Working with businesses to collect CPI data
The consumer price index shows price fluctuations in the Netherlands, making it a key set of statistics for CBS. The prices of a great many products and services are collected each month: ‘Everything people buy, from cradle to grave,’ according to CBS researcher Bert van Zanten. ‘That’s how we calculate the CPI.’ CBS collects the data for the CPI in cooperation with businesses such as Rolls Software, which has developed an insurance policy comparison app.
Rolls Software director Henk Rijpstra explains: ‘We collect information about insurance premiums, or rather the premium rules. Every insurance provider has its own “calculator” with its own rules for how to calculate a premium, for instance based on the type of product or the applicant’s post code or age. We’ve incorporated those calculators into the app, so we have a fast, precise way to calculate the premiums at a variety of insurance companies in a range of different situations.’ Rolls Software has also developed a star rating system for the cover a consumer would get with each insurance provider. ‘Brokers, individuals and even organisations like Independer and the Consumentenbond [the Dutch Consumers’ Association] use that a lot,’ says Rijpstra.
In the past, CBS contacted all the providers itself to request the insurance premiums for a variety of different conditions of cover. Given all the different factors that affect the amount of the premium, that was a time-consuming task. According to CBS researcher Frank Durville, ‘Now that we have access to Rolls Software’s analysis database, we can identify the data within half an hour and incorporate them into our statistics.’ The researchers have noticed the high level of quality. ‘And companies in the insurance industry are happy that they no longer have to take the time to supply us with the data.’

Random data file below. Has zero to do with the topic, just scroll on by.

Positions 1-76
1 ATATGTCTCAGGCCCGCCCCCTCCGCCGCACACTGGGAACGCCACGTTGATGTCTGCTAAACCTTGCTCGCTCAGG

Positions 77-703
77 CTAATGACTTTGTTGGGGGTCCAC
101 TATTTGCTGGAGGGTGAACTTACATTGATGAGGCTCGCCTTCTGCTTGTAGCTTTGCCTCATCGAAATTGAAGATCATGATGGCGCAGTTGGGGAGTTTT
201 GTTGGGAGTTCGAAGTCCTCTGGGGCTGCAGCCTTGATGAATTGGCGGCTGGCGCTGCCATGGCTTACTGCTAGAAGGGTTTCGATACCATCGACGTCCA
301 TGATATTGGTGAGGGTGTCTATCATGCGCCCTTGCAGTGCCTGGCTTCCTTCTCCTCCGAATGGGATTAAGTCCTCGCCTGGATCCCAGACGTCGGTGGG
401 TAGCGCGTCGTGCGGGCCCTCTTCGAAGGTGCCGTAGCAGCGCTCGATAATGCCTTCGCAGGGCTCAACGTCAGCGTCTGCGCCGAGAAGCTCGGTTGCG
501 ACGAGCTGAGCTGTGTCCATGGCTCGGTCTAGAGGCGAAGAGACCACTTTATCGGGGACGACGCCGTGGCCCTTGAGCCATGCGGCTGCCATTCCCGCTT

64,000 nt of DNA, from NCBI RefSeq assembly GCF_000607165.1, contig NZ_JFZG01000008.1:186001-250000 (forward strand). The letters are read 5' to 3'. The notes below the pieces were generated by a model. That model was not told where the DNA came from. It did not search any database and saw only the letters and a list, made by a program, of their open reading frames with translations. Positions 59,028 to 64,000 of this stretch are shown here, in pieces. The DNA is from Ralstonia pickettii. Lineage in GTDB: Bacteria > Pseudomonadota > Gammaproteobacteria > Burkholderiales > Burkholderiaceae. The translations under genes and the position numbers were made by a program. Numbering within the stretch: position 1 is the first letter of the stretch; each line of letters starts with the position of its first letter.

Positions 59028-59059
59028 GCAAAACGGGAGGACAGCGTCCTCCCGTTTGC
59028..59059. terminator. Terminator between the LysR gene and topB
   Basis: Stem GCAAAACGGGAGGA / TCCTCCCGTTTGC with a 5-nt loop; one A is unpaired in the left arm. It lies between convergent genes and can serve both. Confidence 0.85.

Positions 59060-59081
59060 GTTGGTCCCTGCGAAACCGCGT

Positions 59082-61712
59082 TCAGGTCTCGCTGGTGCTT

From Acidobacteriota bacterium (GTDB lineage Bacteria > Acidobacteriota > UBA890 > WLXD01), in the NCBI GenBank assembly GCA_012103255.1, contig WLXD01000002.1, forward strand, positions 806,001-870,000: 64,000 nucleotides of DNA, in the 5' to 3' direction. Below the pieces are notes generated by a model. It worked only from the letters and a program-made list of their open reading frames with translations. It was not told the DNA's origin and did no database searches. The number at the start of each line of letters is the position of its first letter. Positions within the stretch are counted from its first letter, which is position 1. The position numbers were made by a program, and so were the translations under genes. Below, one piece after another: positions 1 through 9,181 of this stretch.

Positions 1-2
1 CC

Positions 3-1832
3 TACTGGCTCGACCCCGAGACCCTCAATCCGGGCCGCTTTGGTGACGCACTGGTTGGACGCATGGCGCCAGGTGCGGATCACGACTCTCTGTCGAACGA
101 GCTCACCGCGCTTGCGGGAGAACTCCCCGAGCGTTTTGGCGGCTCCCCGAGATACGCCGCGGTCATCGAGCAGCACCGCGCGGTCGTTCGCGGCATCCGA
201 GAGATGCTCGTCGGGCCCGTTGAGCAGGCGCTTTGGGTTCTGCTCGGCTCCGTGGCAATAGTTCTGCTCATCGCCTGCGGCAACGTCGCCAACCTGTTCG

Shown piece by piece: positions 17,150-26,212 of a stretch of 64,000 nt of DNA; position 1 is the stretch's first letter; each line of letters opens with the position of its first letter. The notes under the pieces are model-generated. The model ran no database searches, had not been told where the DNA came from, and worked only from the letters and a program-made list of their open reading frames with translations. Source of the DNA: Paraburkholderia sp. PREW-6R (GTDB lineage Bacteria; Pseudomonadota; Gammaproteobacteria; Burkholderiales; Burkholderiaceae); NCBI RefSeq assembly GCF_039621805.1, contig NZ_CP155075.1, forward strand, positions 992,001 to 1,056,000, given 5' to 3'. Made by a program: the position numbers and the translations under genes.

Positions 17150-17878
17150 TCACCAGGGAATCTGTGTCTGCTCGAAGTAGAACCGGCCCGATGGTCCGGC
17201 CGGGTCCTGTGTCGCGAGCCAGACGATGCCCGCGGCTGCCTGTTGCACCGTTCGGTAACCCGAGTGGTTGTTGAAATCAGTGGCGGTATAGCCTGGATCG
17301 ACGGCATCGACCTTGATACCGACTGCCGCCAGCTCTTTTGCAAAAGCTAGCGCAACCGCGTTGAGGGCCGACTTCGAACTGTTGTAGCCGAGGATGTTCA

‘We comprehensively test our data and we have a lot of experience in that area,’ says Rijpstra. ‘For instance, we know where errors are likely to occur, such as with the transition from one age category to another. We use extra test cases to avoid those issues. Insurance companies won’t be able to sell their policies if the prices aren’t right, so it’s in their interest to give us accurate information in good time. It’s actually becoming more common for them not to calculate premiums at all; we do that for them.’
‘Rolls’ figures are used extensively within the industry,’ says Bert van Zanten, ‘so we know they’re reliable enough to use in our statistics.’
The collaboration with Rolls Software began with sharing data about car insurance policies. Since then, other types of insurance have been added and the process has become increasingly automated. As Van Zanten puts it, ‘We started with an Excel spreadsheet, but now our work is web based. The developments just keep coming.’ For Rijpstra, the collaboration with CBS was a natural choice: ‘It comes with the role of setting the standard in the industry.’
Since 2000, the way data are collected for the CPI has gradually been modernised. Supermarket chains have been approached to provide transaction data on all the items sold, collaborations between CBS and other companies have taken off, and ‘web scrapers’ have been introduced to collect prices from websites.
CBS is always looking for ways to make the job more efficient: to reduce regulatory pressure, improve the quality of the figures and keep them up to date. According to Van Zanten, ‘The CPI is a monthly figure – it needs to be ready on time. The key condition for new developments is that the figures have to be up to date and reliable.’
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